Friday, February 20, 2015

Attendance Policies: A Venting Post

Yesterday my kid was sick.

Okay, not very sick.  A slight fever, a sore throat, body aches.

The sort of thing my mom kept me home from school for, in case it might be flu or strep or something contagious, because why take chances, not just with your kid's health, but with the health of the herd?

It's a difficult call to make with my kid's school, though, because she only gets five absent days per year.  If she misses more than that, we run into trouble with school administration.  (The penalties that accrue range from in-school suspension up to failure to failure to be promoted to the next grade, depending on how many absences we're talking.)

Now I entirely understand the reasoning here, believe me.  We want kids in school, and we don't want parents (and kids) taking days off for random and frivolous reasons.

On the other hand, holy hell, kids do get sick. And they also need to visit dentists, doctors, and opticians.  (Yeah, medical visits also have to come out of those five days.) Leaving me with the choice of sending my (possibly) sick kid to school, or keeping her home and burning a sick day -- which we might need later -- just not cool.

7 comments:

Bardiac said...

That sounds like a stupid policy. What happens if a kid gets something moderately serious, say chicken pox, the flu (the real flu, not a 24 hour bug). Those can EASILY last a whole school week, and suddenly, anything else is over the limit.

delagar said...

Exactly. It's a *terrible* policy.

There's some leeway for serious medical conditions -- there's a process by you can get exemptions if you have written documentation from hospitals or clinics -- but for just something like yesterday, when she wasn't (quite) sick enough to take into the clinic, well, you're just out of luck.

delagar said...

And -- obviously -- I could just take her to the clinic *anyway,* and get the documentation.

Except (a) that's a $40 co-pay, so I'm reluctant to take her in anyway, unless she's truly, actually, obviously sick and (b) frequently we can't get same-day appointments at our clinic anyway.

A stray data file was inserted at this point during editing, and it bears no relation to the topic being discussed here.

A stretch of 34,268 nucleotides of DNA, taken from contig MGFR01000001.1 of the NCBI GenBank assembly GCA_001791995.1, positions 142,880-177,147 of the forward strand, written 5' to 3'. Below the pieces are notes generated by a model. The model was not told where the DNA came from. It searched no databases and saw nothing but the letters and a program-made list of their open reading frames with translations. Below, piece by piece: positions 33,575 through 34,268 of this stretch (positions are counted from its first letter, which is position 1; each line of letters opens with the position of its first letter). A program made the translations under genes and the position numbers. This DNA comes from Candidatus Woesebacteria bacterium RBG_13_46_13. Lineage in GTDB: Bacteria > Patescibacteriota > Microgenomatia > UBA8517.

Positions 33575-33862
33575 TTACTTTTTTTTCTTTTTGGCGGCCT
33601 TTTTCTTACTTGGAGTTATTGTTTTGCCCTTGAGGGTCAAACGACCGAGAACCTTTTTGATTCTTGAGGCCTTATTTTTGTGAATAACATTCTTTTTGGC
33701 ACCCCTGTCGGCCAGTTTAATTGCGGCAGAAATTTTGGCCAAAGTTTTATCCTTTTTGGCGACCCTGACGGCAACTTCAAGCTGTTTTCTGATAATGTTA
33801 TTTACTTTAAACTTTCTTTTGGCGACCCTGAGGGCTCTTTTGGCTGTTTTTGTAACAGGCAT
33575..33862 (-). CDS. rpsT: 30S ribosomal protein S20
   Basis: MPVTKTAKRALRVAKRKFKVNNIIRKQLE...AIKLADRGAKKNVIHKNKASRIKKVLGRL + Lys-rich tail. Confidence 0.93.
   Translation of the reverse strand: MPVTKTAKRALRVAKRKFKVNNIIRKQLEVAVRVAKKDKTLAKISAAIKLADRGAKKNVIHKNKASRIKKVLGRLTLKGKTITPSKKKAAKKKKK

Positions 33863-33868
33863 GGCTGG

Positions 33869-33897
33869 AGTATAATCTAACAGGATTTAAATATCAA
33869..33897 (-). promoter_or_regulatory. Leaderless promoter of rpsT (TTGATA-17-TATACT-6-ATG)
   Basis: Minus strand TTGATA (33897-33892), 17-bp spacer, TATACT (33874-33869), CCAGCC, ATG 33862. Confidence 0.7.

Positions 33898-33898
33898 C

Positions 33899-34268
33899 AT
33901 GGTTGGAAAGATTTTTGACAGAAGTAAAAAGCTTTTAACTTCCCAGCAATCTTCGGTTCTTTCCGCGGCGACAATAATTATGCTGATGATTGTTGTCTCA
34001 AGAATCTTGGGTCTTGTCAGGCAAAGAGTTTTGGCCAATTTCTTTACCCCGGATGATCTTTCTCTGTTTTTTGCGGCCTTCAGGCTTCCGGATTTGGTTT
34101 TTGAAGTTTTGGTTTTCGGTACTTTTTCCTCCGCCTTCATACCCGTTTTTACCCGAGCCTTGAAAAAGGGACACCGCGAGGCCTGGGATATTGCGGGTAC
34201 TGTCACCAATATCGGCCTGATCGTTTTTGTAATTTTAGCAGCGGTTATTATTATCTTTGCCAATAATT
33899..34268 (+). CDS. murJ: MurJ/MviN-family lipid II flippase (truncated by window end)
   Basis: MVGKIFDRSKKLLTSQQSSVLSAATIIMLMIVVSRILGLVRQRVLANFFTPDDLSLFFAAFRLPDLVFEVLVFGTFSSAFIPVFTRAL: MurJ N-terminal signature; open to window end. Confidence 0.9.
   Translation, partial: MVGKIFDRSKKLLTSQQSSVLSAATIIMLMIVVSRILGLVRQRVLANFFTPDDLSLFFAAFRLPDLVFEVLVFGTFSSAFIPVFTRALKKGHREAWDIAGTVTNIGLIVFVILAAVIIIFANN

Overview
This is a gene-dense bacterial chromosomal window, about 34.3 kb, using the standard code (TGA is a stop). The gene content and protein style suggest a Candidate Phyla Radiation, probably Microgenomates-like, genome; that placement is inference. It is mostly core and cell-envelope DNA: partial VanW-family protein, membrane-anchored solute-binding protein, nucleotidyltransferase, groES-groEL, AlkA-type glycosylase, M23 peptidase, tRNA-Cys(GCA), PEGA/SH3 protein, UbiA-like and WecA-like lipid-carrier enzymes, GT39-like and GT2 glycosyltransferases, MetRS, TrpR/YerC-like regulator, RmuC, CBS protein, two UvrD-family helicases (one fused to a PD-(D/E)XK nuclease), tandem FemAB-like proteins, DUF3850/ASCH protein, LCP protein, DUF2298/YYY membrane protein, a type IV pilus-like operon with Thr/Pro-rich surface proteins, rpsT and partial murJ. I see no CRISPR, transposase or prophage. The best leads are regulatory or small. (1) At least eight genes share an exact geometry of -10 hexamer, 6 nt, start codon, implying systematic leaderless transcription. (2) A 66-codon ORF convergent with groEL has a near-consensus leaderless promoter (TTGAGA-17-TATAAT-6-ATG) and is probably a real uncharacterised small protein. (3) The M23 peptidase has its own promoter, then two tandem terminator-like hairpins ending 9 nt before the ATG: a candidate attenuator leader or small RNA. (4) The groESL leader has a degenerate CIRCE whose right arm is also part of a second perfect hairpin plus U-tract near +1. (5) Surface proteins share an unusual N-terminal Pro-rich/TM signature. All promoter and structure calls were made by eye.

(I could take her to the drop-in clinic, of course, which is even more expensive, and would mean having my possibly sick child wait four to six hours in a chilly waiting room filled with (probably) very sick and probably contagious people. Obviously, I'm kind of reluctant there.)

Fie upon this quiet life! said...

I've never even heard of a policy like that for K-12 education. That's super weird. Children get sick a lot more often than adults, it seems. Why penalize them for something so out of their control?

nicoleandmaggie said...

Ugh. They must really not trust parents.

meansomething said...

It's funding. Some states actually dock the schools for individual student absences. Maybe this is how it's done in your area. Your kid's butt in a seat could be worth $20 or more to her school.

I'm sorry about the ridiculous policy. (Even more ridiculous when you consider how sending sick kids to school gets MORE kids sick.) I would keep her home when you think she needs to be kept home. Later on there's always the option of seeing a doctor.

delagar said...

Funding. That could well be it.

The principal gave us a...well...extreme speech at the start of the school year, about filling out free lunch forms, connected (somehow, he wasn't very clear) with getting extra funding for the school.

And Monday, when the weather was *just* horrific, the school kept the kids in session until the last 55 minutes of the school day, even though every county around us was cancelling and sending kids home early.

When my kid got home, I asked if other parents were coming for their kids, and she said yes, and that the principal had gotten on the intercom and warned the students that if their parents came for them it would be a "parental permission" or an unexcused absence -- one of their five absences.

I bet you're right. I bet it's funding.